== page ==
Today’s sermon focuses on a strategy from Philippians 2:3-8 that demonstrates a kingdom way to engage with other people during conflict: remembering that our “map” (our brain’s interpretation of sensory input) is an incomplete representation of reality, and to step into and seek to understand the other person’s “map”.
We all know how maps work. They are a 2-dimensional, small-scale representation of terrain, roads, and rivers. But suppose you encountered an alien who has never seen a map before. He’d say what is that? You’d say it’s the Twin Cities. He’d say Hmm, I thought the Twin Cities would be bigger than 2′ x 3′, and it would have animals, people, bugs etc. So you would then explain to him what a map is. A map is not the territory. It’s not the real space, just a small representation of it, with an even smaller subset of information including only that which is relevant to transportation.
Your brain is also a map. At any moment you are not experiencing the *real* world, but rather what your brain assembles as a result of all of your neurons firing and creating sensations of light, sound, smell, etc. Your brain is creating an approximation of reality for you. Really, our whole relationship with the outside world is mediated by “maps.” Also like a map, our brains delete a lot of information that is not relevant. Our brain processes so much data, it only offers a small percentage of that information to your conscious mind, because we can only pay attention to a few things at a time.
While every printed map is the same, no human neuro-map is the same. We interpret things differently from one another, filter out different pieces from another. In fact neurological studies have recently shown that the brain activity of liberals is fundamentally different from that of conservatives. An area of the brain called the right amygdala tends to be more active in conservatives, and by contrast liberals have a more active interior circular gyrus. These brain areas determine how we take in new information. Liberals tend to be more open to new information and therefore tend to be more “adventurous” whereas conservatives tend to view change as potentially dangerous. The conservative brain values loyalty to tradition, and institutions, and views new things with caution, especially if it conflicts with tradition. Liberals are the opposite — they tend to be skeptical of tradition, more embracing of new information, even more if it *conflicts* with tradition.
These are two fundamentally different ways of processing information, and they form a spectrum. Most of us fall somewhere in the middle. Neither is better. Just different– and we need one another, because none of us has a complete picture of reality, but rather our own narrow interpretation of it. Our past experiences help to shape our brain. Our brains can and do change due to education, beliefs, choices, and positive and negative experiences. Your brain– your map– is one of a kind. But like all maps, it is a narrow subset of what is real.
The problem is that people identify with their brain maps. We get feelings of security and significance from believing we are right, we believe that we have full and complete information and have drawn all the correct conclusions. Well, doing this assumes that our map IS the territory. So it creates anxiety and frustration when encountering someone with a different map, because we assume they are simply wrong, misinformed, or negligent. All conflicts are on some level a result of this common mistake: thinking your map is the territory. Civility hangs on our ability to interact with people who are fundamentally different from ourselves. And in our modern world, this is becoming more and more difficult. Reason number one: Cable news (and social media) is a driver of division. Because it allows people to only surround themselves with their own view. People are increasingly living in little echo chambers. This creates a rigid, inflexible brain, and a more and more convicted belief in the rightness of our map. We become less able to understand other views, and are less willing to run into others that disagree.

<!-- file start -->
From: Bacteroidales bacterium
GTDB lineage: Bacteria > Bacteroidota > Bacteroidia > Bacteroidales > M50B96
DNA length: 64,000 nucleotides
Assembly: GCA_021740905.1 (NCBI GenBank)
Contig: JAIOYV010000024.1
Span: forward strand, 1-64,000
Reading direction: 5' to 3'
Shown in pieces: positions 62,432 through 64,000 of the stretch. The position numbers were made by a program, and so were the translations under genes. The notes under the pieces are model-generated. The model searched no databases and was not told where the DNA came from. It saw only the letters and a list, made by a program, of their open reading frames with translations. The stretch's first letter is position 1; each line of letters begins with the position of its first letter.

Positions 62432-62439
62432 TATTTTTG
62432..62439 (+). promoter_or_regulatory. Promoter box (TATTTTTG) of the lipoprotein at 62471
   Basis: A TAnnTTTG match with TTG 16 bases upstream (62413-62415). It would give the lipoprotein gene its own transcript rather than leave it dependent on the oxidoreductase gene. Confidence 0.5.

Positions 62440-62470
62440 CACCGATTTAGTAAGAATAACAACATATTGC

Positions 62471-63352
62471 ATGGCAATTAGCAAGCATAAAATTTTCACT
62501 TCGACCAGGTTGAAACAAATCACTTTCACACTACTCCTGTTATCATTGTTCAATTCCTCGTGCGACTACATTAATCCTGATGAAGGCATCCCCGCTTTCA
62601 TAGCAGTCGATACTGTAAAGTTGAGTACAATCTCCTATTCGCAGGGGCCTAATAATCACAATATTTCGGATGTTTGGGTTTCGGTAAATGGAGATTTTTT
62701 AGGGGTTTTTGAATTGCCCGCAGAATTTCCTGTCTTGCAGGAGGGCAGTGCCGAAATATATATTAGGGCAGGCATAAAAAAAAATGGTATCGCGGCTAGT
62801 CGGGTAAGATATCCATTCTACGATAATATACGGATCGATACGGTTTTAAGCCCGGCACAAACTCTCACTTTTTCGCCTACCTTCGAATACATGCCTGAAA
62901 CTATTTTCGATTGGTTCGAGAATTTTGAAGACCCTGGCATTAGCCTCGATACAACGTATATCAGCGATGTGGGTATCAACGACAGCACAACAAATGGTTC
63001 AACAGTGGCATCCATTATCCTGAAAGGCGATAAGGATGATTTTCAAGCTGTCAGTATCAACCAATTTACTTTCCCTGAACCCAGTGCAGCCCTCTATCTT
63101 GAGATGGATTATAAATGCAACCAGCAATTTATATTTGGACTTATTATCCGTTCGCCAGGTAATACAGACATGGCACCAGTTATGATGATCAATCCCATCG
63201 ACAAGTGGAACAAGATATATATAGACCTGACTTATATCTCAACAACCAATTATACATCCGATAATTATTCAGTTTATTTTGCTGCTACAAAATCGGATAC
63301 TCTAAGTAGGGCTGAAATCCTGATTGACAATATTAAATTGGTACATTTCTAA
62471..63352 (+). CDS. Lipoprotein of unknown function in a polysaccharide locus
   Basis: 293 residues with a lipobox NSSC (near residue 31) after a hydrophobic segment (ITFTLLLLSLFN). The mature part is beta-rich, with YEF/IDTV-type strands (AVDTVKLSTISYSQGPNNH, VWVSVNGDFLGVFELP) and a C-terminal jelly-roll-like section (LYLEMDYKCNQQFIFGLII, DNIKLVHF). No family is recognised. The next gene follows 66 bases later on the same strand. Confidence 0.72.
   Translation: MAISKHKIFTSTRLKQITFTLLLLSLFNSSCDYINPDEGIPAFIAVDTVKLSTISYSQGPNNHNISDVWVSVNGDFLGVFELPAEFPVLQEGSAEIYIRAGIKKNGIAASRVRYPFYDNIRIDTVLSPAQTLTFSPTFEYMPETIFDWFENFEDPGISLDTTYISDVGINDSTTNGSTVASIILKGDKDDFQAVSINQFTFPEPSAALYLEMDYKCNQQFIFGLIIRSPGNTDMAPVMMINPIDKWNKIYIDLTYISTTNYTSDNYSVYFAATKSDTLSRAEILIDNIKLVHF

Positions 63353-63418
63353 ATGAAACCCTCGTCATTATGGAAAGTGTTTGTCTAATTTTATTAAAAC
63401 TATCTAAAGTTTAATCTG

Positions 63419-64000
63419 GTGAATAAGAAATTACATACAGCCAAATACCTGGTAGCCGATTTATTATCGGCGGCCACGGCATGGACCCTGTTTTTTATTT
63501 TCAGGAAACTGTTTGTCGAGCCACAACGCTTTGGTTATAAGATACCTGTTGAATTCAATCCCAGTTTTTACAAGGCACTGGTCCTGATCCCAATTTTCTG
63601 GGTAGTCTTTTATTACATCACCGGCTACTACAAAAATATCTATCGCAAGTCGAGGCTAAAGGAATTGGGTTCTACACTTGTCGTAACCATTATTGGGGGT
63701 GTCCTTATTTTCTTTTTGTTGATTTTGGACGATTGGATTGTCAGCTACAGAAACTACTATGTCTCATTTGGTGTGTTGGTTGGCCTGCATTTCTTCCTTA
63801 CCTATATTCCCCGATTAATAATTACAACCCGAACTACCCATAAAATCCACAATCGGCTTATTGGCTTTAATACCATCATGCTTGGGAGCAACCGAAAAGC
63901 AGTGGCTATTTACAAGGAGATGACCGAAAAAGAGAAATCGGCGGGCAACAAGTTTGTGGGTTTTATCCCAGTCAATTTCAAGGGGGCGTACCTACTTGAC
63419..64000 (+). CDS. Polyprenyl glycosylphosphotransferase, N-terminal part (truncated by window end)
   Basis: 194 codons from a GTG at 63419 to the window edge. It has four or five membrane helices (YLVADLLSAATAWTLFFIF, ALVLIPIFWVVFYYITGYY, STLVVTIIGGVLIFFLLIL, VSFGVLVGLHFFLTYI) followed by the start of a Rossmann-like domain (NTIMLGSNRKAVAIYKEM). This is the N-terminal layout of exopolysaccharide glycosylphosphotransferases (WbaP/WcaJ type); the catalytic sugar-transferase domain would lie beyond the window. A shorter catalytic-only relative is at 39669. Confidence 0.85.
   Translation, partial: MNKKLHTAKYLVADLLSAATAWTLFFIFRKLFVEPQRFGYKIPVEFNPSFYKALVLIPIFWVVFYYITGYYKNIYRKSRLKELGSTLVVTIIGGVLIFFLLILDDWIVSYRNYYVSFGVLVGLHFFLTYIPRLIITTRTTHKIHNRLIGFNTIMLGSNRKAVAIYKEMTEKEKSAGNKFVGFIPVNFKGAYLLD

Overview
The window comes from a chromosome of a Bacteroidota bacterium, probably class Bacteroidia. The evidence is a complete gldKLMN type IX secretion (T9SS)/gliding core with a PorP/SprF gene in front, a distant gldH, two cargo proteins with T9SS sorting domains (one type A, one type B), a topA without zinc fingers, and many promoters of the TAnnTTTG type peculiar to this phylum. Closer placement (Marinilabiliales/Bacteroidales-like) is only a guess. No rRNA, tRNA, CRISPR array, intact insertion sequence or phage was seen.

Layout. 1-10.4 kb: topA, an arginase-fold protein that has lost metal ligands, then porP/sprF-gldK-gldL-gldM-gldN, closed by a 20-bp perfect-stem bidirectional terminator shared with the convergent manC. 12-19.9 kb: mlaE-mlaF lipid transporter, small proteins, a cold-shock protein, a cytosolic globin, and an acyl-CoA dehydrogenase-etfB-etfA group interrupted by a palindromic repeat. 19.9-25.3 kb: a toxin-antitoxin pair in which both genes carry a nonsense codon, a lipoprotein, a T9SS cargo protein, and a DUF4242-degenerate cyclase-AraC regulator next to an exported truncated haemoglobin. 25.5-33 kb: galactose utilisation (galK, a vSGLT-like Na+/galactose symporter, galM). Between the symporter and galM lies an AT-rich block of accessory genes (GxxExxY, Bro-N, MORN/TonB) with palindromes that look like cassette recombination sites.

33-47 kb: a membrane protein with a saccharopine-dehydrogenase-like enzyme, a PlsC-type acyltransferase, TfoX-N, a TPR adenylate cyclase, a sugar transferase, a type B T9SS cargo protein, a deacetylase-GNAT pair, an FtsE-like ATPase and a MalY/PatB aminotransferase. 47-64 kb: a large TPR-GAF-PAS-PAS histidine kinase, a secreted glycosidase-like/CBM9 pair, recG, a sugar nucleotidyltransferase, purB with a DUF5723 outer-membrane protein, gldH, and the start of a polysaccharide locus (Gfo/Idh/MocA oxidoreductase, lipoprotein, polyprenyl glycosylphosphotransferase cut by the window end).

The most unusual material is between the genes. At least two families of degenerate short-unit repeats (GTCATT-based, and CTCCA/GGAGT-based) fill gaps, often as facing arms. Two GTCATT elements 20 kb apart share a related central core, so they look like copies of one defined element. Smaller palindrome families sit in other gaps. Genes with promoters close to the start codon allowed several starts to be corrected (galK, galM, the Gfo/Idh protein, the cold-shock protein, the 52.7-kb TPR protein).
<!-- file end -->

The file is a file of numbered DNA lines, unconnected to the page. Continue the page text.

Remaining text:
For example, Greg tries to switch between different cable news stations, because he wants to stay flexible, and not get sucked into an echo chamber. So the other day, first he turned on MSNBC, and they were talking about the Harry Weinstein story. And in no time it turned into discussion of Trump and his own history, at which point a commentator confidently declared that “every vote for Trump is a vote for sexual assault.” This is a classic rigid-map view, it does not take into account any other possible viewpoint or motivation. She couldn’t even fathom that there could be other legitimate reasons for voting for him. She is assuming her map is the territory.
Then he turned on Fox News. They were talking about the NFL players, saying they were dishonoring flag and country by kneeling during the anthem. This too is an incomplete map of the territory. If you interview the players they would say it has nothing to do with being patriotism or troops or the flag at all– in fact for them it *is* patriotic because they want the country to be better. But the conservative commentators could not fathom anything that might be a legitimate viewpoint. They could only understand what they would be feeling if they had kneeled, and so they project that motivation onto others. And when it comes to deeply held beliefs, this conflict with other viewpoints causes anxiety and fight/flight reactions which only enhance the divide because it reduces our motivation to understand the other.